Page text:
A small town in New Zealand has announced unusual plans to ban domestic cats in a bid to protect its native wildlife.
Officials in Omaui have argued there is evidence to suggest cats are preying on native birds, insects and reptiles, causing damage to the town's natural landscape.
In a new "pest management plan," authorities in Omaui announced that when a cat dies they will then prevent residents from buying any new feline friends.
The arrangement would also require all domestic cats currently in the area to be microchipped, neutered and registered.
"We'd like to see responsible pet ownership and this really isn't the place for cats."
Mr Collins is not the only conservationist holding this opinion.
"So your cat can live out its natural life at Omaui happily doing what it's doing," explained bio-security operations manager Ali Meade.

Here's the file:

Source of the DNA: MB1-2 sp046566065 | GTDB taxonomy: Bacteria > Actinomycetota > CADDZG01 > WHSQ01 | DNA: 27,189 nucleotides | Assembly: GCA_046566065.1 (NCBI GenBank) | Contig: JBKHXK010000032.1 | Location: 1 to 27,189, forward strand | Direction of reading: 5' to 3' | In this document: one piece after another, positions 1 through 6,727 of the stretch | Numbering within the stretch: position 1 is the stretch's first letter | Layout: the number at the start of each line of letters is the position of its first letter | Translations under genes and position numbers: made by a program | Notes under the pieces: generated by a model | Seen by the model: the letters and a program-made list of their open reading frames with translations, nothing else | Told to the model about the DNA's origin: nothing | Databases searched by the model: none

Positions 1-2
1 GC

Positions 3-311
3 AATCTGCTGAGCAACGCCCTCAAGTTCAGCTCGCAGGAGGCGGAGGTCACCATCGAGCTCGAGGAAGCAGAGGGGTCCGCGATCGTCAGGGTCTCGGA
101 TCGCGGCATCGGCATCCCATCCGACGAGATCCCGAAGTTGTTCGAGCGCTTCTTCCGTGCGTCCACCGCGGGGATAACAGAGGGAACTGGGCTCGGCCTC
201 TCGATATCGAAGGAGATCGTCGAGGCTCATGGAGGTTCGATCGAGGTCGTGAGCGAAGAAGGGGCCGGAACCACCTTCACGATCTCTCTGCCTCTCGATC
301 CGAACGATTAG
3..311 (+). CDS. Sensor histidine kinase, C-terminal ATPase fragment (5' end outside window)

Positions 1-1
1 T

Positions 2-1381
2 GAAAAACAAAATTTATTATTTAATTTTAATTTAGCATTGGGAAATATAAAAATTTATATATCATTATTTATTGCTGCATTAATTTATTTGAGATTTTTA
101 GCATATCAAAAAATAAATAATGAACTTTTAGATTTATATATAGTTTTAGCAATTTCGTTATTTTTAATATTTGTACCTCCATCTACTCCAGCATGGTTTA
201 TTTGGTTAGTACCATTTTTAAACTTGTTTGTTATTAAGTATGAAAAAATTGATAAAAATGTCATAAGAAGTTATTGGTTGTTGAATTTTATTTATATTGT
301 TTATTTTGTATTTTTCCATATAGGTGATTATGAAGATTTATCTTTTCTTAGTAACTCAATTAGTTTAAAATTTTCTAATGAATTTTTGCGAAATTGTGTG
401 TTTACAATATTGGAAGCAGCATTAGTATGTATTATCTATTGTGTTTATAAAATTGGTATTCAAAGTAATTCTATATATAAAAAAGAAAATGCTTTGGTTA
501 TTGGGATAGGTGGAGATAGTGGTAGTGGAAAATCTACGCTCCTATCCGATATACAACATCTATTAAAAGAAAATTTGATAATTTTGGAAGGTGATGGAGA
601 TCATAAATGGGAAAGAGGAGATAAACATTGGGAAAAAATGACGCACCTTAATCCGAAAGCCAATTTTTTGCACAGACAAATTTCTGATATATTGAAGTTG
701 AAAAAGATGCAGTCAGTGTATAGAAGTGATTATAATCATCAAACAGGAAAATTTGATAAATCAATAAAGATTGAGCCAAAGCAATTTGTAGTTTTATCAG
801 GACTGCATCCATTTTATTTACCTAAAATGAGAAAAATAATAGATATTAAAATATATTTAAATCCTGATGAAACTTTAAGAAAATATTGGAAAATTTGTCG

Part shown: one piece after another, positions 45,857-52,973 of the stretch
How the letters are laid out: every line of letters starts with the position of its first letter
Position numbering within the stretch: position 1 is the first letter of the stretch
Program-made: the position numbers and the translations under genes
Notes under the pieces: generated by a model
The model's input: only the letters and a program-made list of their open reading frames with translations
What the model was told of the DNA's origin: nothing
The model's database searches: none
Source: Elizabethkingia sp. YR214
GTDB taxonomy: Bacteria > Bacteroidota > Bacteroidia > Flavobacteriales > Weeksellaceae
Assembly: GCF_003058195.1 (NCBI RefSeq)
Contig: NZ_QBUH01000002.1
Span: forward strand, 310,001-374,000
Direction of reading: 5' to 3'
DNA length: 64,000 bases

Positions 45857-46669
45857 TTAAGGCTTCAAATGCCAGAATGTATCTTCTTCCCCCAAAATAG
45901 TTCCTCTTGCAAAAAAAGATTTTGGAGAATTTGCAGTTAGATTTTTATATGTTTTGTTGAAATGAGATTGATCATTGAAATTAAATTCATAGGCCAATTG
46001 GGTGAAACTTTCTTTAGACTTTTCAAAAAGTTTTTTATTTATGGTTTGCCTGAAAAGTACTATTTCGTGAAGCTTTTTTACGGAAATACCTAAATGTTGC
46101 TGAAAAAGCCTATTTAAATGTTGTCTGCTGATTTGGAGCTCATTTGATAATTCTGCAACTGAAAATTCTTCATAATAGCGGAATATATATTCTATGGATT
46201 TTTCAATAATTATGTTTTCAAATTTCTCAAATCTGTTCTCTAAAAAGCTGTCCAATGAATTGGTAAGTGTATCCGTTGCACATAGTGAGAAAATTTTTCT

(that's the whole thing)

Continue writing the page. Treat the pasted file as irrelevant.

"But then when it dies, you wouldn't be able to replace it."
The council have already implemented measures to control the number of rodents and possums in the area, but many Omaui locals see this move as a step too far.
They added that the increased wildlife would more than make up for the absence of a pet cat.
Residents have until October to register their views on Environment Southland's ban on moggies.